Protesters in the U.S. hit the streets. Vietnam birthed the modern day, “Antiwar Movement.” It also brought out the crazies, the ultra-militant, “Weathermen,” aka “The Weather Underground.”
The chant, “Hey, Hey, LBJ! How many kids did you kill today?” regularly rang out at demonstrations across the county. The torching of the American flag was also a frequent occurrence at these demonstrations.
Matters begin to speed up in the film when a bomb goes off in the Swede’s local Post Office. It brings the war home for him and his family. The postmaster is killed in the blast. Merry is implicated in the act of terrorism and suddenly goes missing. The FBI is on her trail. Her devastated father tries to track her down, too, which takes up about the last half of the movie.
Much of the story is told in a narrative form by an ex-classmate of the Swede, Nathan Zuckerman, ably played by (David Strathairn). A sounding board for Zuckerman is the Swede’s brother Jerry (Rupert Evans), a doctor. They relate how the years had burst the bubble of Swede, the one-time high school jock.
The Swede’s search for Merry brings him into the mean streets of Newark’s ghetto. One day at the glove factory, he is visited by a young woman, Rita Cohen (Valorie Curry). She purports to be a friend of Merry’s from the underground movement. Is this a setup? Is she just looking to shake him down and then do him harm?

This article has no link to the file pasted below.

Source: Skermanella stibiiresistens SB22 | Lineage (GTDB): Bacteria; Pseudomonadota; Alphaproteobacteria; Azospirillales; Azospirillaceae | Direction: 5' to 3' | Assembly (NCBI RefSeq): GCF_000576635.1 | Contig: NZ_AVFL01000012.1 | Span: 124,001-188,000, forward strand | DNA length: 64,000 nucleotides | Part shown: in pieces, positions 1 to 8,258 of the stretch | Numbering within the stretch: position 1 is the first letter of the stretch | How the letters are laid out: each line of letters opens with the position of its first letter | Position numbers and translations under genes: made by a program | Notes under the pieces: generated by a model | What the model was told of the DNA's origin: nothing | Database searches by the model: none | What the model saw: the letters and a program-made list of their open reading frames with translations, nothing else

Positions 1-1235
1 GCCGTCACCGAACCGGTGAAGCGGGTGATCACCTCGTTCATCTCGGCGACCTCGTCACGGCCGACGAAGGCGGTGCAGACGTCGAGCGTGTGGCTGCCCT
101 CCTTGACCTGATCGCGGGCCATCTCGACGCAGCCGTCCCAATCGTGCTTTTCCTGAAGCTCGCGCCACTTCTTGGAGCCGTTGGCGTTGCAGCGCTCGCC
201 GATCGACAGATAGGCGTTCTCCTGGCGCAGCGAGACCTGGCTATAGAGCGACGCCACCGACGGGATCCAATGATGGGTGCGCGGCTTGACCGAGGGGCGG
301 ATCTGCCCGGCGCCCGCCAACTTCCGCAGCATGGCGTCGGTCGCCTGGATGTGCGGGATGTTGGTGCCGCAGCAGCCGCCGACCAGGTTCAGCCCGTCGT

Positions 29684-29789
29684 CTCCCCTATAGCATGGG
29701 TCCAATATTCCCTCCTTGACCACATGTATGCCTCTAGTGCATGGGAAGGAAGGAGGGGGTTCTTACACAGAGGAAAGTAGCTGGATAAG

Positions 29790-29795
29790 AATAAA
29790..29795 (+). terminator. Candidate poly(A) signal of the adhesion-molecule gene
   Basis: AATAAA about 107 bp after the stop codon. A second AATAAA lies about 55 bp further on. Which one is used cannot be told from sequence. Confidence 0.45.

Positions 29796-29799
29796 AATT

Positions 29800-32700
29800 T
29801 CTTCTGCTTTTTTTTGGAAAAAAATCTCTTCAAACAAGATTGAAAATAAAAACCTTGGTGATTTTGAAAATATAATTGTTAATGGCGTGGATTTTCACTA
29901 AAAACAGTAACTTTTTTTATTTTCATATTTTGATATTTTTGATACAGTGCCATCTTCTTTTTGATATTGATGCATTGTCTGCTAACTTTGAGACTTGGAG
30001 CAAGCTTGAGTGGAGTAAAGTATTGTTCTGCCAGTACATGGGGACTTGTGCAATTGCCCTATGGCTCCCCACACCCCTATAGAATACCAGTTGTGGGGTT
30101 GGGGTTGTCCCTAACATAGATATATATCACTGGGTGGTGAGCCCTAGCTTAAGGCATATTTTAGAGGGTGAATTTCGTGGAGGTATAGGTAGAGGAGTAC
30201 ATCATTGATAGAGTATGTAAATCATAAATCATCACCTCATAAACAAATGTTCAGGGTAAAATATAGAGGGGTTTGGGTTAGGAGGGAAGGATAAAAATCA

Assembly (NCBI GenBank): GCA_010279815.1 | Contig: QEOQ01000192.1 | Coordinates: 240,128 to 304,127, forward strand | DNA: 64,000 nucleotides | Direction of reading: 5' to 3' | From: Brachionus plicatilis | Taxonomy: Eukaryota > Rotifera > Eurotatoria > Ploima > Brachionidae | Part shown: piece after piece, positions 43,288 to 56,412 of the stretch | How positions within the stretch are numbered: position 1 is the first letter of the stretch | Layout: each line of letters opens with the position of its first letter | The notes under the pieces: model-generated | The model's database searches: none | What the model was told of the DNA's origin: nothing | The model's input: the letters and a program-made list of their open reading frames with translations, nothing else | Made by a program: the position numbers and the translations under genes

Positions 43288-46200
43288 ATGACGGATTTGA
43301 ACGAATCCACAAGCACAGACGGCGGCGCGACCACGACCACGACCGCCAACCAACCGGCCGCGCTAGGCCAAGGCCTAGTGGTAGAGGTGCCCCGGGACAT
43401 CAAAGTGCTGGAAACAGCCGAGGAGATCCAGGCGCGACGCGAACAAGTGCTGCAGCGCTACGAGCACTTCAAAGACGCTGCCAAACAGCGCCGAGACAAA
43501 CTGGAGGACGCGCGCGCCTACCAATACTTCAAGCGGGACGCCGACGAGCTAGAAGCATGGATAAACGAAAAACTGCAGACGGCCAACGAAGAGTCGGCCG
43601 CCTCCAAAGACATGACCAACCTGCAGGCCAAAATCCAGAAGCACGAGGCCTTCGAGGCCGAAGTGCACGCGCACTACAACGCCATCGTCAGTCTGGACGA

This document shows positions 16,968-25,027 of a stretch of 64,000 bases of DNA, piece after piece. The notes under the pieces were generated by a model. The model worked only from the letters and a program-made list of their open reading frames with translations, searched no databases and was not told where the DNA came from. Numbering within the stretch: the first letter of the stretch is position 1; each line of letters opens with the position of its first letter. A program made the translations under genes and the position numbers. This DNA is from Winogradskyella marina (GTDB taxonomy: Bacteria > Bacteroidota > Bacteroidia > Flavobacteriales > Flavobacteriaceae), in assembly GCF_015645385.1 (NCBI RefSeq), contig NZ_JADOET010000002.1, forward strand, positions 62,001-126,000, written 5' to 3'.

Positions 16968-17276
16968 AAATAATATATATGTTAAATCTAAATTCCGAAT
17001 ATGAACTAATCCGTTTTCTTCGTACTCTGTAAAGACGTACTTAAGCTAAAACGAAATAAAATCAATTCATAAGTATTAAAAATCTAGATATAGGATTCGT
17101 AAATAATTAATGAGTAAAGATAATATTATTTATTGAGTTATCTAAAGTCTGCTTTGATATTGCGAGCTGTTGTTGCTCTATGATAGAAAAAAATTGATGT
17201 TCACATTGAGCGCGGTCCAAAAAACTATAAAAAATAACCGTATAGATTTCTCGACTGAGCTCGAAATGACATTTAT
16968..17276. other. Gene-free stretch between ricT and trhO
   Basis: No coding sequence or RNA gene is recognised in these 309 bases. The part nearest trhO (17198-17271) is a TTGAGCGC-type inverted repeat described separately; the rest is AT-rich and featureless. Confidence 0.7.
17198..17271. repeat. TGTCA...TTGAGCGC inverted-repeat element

In any event, some of Roth’s views on the Vietnam War period come off as too far removed from the struggle itself. It’s like he relied mostly on headlines and stereotypes from that period to craft two of his most important characters: the Swede’s daughter, Merry; and the extremist radical, Rita Cohen.
For one, Merry’s evolving so quickly into a full fledged bomb maker doesn’t compute. The mysterious Cohen character, I must add, is totally incredulous. Despite those objections, the movie, still works as first-rate entertainment. The film was shot in Pittsburgh, PA.
It’s the superb acting which keeps American Pastoral together. It sustains your interest throughout. This sad film recreates, at times insightfully, via the highly-fictionalized history of one impacted family in suburbia New Jersey, the trauma, anxiety and grief of that horrific Vietnam War era.
I’m not only recommending American Pastoral, I’m giving it three out of five stars.
All photos are screen shots from trailer. Click to enlarge.
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Editor’s Note: Bill Hughes is a Baltimore-based author, actor and photojournalist.
Bill Hughes is a native of Baltimore. He’s an attorney, author, professional actor and hobbyist photographer. In his salad days, he worked on the docks as a longshoreman. Bill also played on three championship soccer teams: sandlot with Jules Morstein; high school at Calvert Hall; and college at the University of Baltimore.